Hyperreal Trump renders House of Cards unwatchable

Although it may seem like a show like House of Cards would be more relevant and exciting when released during a volatile election season, the popular Netflix show appears bland and stilted compared with the political entertainment of real life. I’ve seen all the previous seasons of House of Cards and enjoyed them, which is why it’s a shame I can’t get past like three episodes of this season because now it feels so goddamn boring and irrelevant. Sad! Even Canadian Ted Cruz’s performance of a southern accent now seems more authentic than Kevin Spacey’s. Simply put, the real world is just too absurd, and even with the most wild plot devices, a conventional political narrative can’t keep up.

House of Cards seems to rest on certain popular fantasies about power and the people that hold power in modern society. Policy in America is decided by the intrigues of a network of cynical, self-interested people making bold moves on a sleek sexy chessboard, a board checkered in a clean, dark palette of deep navies and crimsons—America’s colors, but edgier, darker. Conversations are curt and cool; they scheme quietly. These characters contemplate paintings, they think about ominous symbols and they brood profoundly over the sinister consequences of their ambitions.


Wow, it’s like the blood is symbolic or something!

How boring! How low energy! Absolutely unbelievable. Can an understanding of “the political life” be any more out of touch? Just like the RNC and Nate Silver and whatever other seemingly serious soothsayers of this election cycle, House of Cards is caught hopelessly off guard by what is perhaps the greatest mind-bending, reality-warping spectacle in contemporary politics, Donald fucking Trump.

I presume the political insiders, whoever they really are, and the myriad politico-yuppie commuter class debutantes who live in Arlington like to think of themselves as aspiring to peddle influence in the hallowed halls of our republic in the pseudo-profound manner of Frank Underwood. Just like the horrendous Baz Luhrmann Gatsby adaption ironically inspired so many frat parties, the mythos of House of Cards gets all those Reese-Witherspoon-in-Election­ types hot and bothered for steamy affairs and wicked betrayals featuring lobbyists and Super PAC organizers. Sure, its fiction, and sure, we’re supposed to think that the Underwoods are immoral or something, and sure, whatever dramas govern actual politics can’t be so perfectly truncated for Netflix, but surely there remains something real here! I mean, how do you explain Nixon? In the same way, the RNC hup-hupped around stroking their cleanshaven chins farting about how Rubio would be the inevitable GOP nominee. Because Rubio has experience in politics proper, the real politics of powerbrokers giving fat donations in smoke filled rooms with presidential portraits on the walls, plotting, plotting, ever so coyly—whereas Trump is bound to implode because he’s not a politician, just a reality TV personality. As if there is a difference!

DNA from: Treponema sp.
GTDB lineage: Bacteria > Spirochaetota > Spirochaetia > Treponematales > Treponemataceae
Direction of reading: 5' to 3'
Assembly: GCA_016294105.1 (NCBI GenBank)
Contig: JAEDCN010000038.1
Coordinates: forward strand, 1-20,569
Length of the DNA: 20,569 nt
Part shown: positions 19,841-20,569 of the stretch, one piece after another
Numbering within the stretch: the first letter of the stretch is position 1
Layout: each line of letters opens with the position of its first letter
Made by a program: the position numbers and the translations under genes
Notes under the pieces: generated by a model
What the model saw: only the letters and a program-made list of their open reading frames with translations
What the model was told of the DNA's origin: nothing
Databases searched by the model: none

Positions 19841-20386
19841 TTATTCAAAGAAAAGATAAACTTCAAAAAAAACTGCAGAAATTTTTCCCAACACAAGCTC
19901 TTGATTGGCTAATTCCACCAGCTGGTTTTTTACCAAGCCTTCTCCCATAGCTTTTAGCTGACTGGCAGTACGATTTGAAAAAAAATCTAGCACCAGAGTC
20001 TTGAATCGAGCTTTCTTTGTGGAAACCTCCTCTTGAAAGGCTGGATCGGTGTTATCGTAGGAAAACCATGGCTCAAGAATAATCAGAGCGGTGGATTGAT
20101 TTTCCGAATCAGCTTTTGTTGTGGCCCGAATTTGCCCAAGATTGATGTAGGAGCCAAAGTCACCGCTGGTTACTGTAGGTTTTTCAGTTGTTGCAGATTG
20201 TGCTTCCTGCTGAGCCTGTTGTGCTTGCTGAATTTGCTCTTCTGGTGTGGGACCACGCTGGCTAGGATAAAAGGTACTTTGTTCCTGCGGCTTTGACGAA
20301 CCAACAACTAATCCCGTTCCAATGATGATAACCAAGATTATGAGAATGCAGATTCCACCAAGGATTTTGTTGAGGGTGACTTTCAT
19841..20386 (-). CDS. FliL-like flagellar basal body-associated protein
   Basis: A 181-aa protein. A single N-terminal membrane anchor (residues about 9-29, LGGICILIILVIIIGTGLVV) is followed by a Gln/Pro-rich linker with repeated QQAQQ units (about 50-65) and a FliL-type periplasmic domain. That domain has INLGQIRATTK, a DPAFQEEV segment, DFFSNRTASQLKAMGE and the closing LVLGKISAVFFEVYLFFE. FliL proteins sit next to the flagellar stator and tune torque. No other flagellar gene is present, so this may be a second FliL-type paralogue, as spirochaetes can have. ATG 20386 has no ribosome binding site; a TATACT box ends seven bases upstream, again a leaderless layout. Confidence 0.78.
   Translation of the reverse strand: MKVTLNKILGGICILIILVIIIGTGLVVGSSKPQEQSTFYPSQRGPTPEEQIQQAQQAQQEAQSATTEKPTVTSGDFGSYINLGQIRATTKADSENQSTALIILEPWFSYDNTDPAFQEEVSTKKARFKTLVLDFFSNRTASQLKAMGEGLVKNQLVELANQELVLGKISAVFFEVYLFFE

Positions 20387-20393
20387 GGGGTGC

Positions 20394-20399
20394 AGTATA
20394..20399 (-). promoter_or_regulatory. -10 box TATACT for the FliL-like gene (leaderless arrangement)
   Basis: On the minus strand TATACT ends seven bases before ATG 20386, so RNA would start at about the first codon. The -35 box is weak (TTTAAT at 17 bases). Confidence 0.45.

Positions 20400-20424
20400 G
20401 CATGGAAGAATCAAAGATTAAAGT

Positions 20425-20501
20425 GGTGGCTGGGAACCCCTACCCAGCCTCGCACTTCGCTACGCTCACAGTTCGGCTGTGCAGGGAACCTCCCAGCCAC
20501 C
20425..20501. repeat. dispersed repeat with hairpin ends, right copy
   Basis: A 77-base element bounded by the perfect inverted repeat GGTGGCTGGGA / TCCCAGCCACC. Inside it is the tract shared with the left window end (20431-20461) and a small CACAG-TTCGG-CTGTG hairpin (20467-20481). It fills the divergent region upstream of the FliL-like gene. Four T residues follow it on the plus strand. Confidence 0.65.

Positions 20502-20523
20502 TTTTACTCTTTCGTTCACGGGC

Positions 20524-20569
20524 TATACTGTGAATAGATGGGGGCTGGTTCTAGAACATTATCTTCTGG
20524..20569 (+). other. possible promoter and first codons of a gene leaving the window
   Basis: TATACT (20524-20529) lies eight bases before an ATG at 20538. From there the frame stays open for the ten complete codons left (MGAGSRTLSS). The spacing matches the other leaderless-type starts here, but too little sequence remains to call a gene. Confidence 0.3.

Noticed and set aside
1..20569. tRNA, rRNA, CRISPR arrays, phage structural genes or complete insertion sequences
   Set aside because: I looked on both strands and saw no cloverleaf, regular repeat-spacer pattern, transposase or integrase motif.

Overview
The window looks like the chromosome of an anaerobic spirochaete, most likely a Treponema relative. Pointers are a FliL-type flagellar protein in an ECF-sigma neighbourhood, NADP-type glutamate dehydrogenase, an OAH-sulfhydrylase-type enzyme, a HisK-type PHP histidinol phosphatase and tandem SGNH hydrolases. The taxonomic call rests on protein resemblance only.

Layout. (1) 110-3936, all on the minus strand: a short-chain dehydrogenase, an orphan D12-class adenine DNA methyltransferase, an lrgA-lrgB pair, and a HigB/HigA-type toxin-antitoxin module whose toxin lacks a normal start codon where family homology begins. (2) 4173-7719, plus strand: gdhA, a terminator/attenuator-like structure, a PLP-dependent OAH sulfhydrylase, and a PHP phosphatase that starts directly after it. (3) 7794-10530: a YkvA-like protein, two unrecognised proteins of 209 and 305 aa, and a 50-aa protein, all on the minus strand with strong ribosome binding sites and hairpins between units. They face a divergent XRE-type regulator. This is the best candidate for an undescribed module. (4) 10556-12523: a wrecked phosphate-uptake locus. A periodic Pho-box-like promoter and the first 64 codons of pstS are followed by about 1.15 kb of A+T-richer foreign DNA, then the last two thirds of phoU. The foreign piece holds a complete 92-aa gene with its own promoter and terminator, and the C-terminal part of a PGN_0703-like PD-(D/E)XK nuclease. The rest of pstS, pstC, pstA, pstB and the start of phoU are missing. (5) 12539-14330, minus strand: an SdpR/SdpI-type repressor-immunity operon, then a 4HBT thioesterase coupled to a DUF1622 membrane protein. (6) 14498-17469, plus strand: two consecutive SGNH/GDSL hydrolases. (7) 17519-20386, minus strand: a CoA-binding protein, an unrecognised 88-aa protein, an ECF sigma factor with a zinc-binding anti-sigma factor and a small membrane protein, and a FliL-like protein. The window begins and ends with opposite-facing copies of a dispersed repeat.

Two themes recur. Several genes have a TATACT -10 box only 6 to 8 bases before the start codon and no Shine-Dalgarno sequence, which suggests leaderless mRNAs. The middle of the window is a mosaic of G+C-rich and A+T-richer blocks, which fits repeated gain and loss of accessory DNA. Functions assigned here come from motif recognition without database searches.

“You look up when you wish to be exalted. And I look down because I am exalted.”